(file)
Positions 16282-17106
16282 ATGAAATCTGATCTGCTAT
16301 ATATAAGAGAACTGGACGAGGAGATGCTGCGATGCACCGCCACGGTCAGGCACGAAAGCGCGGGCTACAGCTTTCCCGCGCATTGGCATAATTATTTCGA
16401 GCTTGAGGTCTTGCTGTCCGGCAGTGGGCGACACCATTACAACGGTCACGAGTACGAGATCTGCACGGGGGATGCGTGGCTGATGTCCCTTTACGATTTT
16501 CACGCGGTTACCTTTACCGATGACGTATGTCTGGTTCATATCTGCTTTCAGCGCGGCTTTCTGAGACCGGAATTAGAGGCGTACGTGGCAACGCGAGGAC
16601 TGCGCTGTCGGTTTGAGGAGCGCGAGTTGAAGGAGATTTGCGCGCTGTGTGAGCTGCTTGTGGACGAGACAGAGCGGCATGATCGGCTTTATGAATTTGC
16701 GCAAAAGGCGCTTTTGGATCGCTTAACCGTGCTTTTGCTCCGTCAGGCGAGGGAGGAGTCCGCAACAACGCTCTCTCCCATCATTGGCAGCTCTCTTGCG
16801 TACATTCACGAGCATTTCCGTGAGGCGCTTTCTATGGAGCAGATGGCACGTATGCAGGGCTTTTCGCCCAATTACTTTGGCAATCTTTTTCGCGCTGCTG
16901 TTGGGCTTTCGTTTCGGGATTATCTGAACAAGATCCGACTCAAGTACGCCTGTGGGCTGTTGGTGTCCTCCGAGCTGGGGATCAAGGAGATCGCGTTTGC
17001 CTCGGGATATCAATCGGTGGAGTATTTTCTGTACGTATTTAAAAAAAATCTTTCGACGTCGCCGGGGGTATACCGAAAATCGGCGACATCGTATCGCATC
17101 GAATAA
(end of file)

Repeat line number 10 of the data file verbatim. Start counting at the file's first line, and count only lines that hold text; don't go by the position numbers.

17001 CTCGGGATATCAATCGGTGGAGTATTTTCTGTACGTATTTAAAAAAAATCTTTCGACGTCGCCGGGGGTATACCGAAAATCGGCGACATCGTATCGCATC